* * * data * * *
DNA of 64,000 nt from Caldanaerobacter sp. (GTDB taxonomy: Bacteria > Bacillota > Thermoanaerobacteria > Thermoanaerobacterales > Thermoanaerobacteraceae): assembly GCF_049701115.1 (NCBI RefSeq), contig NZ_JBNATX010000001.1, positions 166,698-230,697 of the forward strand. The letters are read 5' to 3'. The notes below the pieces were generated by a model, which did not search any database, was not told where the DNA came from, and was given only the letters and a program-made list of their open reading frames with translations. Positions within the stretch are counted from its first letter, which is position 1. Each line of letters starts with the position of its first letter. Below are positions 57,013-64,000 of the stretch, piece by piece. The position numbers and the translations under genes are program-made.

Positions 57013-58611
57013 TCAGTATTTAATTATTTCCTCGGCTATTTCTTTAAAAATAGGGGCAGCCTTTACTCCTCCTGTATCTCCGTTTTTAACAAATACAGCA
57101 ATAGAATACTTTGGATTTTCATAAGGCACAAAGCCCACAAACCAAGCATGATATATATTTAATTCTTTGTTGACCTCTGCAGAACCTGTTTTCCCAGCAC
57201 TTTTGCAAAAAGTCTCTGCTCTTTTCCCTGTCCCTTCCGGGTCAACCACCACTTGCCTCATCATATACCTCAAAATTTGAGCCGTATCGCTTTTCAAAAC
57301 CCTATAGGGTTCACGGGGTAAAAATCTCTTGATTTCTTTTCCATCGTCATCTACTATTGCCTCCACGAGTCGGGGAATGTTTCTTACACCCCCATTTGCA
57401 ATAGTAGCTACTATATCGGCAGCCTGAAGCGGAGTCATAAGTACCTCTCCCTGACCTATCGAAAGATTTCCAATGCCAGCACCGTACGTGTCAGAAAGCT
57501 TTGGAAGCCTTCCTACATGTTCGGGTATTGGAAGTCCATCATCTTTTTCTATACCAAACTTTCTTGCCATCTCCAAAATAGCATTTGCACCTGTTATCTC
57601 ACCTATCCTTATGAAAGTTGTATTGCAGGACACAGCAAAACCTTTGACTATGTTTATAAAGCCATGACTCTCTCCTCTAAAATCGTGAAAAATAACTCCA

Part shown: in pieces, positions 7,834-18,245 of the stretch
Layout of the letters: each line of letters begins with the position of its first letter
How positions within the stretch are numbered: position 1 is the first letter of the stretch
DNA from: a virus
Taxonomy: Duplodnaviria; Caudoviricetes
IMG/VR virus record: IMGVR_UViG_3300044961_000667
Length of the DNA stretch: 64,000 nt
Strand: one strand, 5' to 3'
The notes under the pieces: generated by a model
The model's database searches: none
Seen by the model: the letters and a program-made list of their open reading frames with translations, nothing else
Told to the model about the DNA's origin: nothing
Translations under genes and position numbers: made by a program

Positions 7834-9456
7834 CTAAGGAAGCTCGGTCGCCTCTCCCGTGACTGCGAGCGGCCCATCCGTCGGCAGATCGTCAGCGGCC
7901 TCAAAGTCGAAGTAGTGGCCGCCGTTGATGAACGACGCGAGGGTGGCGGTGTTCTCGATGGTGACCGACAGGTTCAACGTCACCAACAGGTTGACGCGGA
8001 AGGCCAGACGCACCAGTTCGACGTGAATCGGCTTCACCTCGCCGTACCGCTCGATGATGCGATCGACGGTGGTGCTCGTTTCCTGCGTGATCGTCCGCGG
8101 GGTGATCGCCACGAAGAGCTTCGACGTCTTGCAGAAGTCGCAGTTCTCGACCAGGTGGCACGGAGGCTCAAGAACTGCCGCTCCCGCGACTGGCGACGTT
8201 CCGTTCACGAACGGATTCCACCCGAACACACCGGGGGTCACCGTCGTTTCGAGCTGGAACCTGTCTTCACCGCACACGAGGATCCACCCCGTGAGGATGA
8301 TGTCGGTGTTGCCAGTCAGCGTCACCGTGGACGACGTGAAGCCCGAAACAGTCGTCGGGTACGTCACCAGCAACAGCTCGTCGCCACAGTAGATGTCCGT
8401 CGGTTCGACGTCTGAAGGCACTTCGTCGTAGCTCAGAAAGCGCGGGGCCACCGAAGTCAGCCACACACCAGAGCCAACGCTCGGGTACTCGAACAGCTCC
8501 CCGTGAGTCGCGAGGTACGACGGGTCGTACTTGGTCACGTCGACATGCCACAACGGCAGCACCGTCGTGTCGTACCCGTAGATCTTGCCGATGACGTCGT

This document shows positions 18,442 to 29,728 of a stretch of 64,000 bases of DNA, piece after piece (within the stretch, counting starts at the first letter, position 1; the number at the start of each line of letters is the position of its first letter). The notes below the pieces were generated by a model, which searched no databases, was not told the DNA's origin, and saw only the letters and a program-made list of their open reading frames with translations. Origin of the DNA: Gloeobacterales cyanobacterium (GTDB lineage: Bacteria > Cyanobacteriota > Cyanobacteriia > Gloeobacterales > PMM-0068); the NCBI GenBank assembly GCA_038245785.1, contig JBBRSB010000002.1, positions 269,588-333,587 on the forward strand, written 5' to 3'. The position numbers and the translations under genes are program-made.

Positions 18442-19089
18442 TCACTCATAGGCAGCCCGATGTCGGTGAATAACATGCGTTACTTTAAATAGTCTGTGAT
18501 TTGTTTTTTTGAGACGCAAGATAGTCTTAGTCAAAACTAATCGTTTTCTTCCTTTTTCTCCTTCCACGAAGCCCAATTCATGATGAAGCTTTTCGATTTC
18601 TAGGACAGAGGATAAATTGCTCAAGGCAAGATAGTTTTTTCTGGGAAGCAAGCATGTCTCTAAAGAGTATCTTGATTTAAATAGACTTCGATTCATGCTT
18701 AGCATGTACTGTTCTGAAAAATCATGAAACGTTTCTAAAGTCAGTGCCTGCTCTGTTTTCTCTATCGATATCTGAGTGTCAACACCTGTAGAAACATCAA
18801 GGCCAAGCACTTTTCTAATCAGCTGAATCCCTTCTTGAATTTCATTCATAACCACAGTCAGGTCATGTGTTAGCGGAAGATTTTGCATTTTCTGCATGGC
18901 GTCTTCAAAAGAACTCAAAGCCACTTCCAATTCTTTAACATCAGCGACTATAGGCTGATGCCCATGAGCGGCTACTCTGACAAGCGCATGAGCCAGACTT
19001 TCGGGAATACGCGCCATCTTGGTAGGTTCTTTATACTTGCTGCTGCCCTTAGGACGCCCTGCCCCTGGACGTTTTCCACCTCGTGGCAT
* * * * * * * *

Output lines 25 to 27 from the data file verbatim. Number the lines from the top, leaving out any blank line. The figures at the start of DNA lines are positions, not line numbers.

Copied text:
7901 TCAAAGTCGAAGTAGTGGCCGCCGTTGATGAACGACGCGAGGGTGGCGGTGTTCTCGATGGTGACCGACAGGTTCAACGTCACCAACAGGTTGACGCGGA
8001 AGGCCAGACGCACCAGTTCGACGTGAATCGGCTTCACCTCGCCGTACCGCTCGATGATGCGATCGACGGTGGTGCTCGTTTCCTGCGTGATCGTCCGCGG
8101 GGTGATCGCCACGAAGAGCTTCGACGTCTTGCAGAAGTCGCAGTTCTCGACCAGGTGGCACGGAGGCTCAAGAACTGCCGCTCCCGCGACTGGCGACGTT